By Rob Boggan
Make no bones about it, I am an Android guy. I love the ecosystem, I love the customization options, I love having total access to the phone’s internal file system. Before I lose my Apple fan boy readers, yes, I agree that the iPhone is a stellar device and obviously has a tighter (possibly better) OS and Eco system, but I prefer Android. So it was with baited breath that I finally went ahead and dove right into the Fed Ex box that was left on my stoop wondering how I would feel about the latest pure Android experience. Historically, these are the phones that set the bar for most upcoming Android devices. These are the phones that raise that bar for most all other smartphones, and it’s usually for the best. The Galaxy Nexus is no exception to the rule and provides a really clean, yet still flawed version of Android.
As far as design goes, the Galaxy Nexus has a real premium look and feel to it. I wasn’t as disappointed with it aesthetically as I previously was with the Nexus S, and it’s polished plastic backing. With the Galaxy Nexus, there’s still the plastic backing, but instead of the shiny black material, The new Nexus sports a basket weave like finish that feels good in the palm of your hands. The phone itself is a relatively large phone, but due to the unbelievably thin design it really doesn’t feel as big as it truly is. End to end, the screen on the Galaxy Nexus is a piece of beauty, and looking at the design it’s hard to see where the actual screen begins and ends when the screen is powered off. The curved glass display feels really good with both typing in landscape mode and while talking on the phone. The contour feels like a natural fit against your face and could possibly be the most comfortable handset I’ve ever used. What’s weird about the design of the Galaxy Nexus is how it tapers from the bottom to the top. The bottom of the phone is noticeably thicker than the top, which I think actually helps add to the grip of the device and adds more of a solid feeling to it.
With this being the first Ice Cream Sandwich powered Android device, I expected it to have a few flaws here and there, but surprisingly, there aren’t many. The revamped dialer looks awesome, the camera interface is sweet, and I especially love the integration of Gingerbread and Honeycomb into one universal OS. One thing that users will notice right away is how much more Honeycomb the interface is than Gingerbread. The entire interface is still highlighted with the black and blue laser etched, Tron-like highlights in just about every menu. On the Galaxy Nexus, there are NO physical buttons save for the volume rocker and power key on the left and right sides of the phone. This ends up being a huge benefit as it comfortably allows for more screen real estate without sacrificing functionality. The navigation buttons have been trimmed from four down to three, with the Home, Back, and Open Apps keys making the cut. This is something that made the cut from the Honeycomb OS and actually translates to ICS perfectly allowing for much better multitasking and app switching on the fly. The improved contacts app made me feel like I was using a Windows phone because…well that’s exactly what it looks like. The bigger, more prominent photos within the app, along with the recently contacted tab really looks ripped right out of the Windows interface.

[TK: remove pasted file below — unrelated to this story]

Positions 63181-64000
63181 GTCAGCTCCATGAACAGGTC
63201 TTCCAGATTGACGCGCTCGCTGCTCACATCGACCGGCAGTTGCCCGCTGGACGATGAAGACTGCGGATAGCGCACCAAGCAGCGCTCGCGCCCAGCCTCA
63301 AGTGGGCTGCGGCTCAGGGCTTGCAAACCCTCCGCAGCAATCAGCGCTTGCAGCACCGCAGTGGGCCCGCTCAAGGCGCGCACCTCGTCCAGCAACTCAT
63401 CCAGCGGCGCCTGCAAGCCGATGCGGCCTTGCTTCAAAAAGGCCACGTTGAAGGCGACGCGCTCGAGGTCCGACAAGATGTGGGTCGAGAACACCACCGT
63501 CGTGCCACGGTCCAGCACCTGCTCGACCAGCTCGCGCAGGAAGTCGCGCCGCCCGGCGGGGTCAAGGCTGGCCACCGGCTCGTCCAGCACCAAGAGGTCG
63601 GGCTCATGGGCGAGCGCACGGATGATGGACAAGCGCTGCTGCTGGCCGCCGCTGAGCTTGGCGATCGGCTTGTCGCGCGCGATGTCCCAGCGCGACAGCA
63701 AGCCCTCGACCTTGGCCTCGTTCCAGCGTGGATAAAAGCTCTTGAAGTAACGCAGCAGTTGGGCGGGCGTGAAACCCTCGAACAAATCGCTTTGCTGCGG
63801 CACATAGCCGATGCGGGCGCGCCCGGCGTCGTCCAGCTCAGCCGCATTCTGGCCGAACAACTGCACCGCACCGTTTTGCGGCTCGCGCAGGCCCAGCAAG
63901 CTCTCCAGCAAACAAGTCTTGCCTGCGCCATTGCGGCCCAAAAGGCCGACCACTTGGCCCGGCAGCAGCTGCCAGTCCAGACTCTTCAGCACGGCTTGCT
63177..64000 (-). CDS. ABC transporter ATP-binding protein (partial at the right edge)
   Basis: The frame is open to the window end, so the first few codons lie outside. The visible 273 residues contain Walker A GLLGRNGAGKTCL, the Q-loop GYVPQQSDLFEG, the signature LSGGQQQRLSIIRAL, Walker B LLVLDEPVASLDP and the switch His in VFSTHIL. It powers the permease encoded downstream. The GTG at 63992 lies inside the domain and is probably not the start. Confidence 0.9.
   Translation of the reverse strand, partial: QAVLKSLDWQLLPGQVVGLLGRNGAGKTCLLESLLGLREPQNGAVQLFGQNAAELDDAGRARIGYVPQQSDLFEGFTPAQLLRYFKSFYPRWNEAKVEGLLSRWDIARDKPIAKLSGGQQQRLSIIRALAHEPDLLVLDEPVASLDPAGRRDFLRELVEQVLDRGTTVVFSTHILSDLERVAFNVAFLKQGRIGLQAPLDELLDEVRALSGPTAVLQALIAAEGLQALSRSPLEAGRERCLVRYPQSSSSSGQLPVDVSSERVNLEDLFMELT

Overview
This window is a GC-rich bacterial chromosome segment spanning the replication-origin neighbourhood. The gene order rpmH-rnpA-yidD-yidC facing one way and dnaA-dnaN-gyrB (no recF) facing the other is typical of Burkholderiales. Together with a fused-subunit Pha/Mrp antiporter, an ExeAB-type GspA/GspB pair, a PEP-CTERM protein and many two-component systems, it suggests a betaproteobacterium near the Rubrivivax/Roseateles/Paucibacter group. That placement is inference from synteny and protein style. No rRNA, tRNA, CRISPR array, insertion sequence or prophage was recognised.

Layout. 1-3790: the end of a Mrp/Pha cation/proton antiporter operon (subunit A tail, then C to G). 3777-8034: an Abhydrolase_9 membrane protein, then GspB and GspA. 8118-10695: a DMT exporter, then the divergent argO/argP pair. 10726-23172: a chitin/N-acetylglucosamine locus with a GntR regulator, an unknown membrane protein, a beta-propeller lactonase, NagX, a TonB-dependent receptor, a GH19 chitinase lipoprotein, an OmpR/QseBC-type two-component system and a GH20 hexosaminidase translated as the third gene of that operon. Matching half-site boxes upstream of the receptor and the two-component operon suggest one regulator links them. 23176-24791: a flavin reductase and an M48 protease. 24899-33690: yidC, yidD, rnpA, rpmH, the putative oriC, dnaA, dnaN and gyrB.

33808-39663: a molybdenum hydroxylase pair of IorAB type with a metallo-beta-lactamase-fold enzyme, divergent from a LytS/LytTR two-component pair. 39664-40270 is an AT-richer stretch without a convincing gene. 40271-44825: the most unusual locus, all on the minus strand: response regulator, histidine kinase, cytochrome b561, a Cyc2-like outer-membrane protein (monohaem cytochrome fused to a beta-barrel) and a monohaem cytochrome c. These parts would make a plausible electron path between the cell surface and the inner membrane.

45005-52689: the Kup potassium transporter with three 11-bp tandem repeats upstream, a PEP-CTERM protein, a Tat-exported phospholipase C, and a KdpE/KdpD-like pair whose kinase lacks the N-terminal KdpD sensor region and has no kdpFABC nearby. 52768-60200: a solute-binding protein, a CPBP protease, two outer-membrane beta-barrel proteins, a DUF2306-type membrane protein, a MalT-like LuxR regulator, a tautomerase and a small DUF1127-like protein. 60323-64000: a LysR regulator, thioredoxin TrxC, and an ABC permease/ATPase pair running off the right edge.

The Galaxy Nexus runs smoother than any phone I’ve personally had the privilege of using, and is right up there with the iPhone 4S IF not better. This is possible thanks in part to a dual core 1.2 GHz processor and better task managing on the part of the Galaxy Nexus. It’s now even easier than ever to go in and shut down open apps, which is crucial in both battery life and data consumption. Speaking of which, there’s also a new data monitor that allows users to set a data limit within your phone which will alert you once you reach your set threshold to prevent overages.
There’s also your standard set of dual cameras, front facing VGA camera and a rear 5MP shooter with zero shutter lag. For the most part, the photos we took with the Galaxy Nexus were very good quality despite it only being a 5MP camera. The zero shutter lag works to perfection and allowed me to catch several bursts of photos at once, which definitely comes in handy especially when your subject is a hyper active three year old. Google talked about it’s new panorama mode quite a bit, and I must say I was also impressed with it as well. Using my Galaxy S II to take a panoramic photo yielded sub par results, but when I took the same photo with the Galaxy Nexus, it really fit the scenery into the photo the correct way without making it look warped.
Battery life was a bit suspect under my use. Under heavy usage throughout the day, I found myself reaching for the charger after about 6 hours. Normally that wouldn’t be a tremendously terrible number, but considering I’m currently clocking around 10 with my Galaxy S II it’s certainly a sharp decline. Call quality was great an there was sufficient coverage just about everywhere I went. The speaker phone was a bit more quiet than what I prefer, but it’s been improved over the insanely quiet speaker of the Nexus S.
The Samsung Galaxy Nexus is more than a worthy successor to the Nexus One and Nexus S, it is the BEST Android phone on the market right now. Combining decent battery life, with excellent performance and the ability to more actively and accurately control your device’s data consumption are all huge advantages which at the moment are a Galaxy Nexus exclusive. If you are one that has to have the latest and greatest, look no further than the Galaxy Nexus. As previously stated, the Nexus phones usually set the bar for the next breed of Android devices, but why wait for that next breed when you can have it all right now?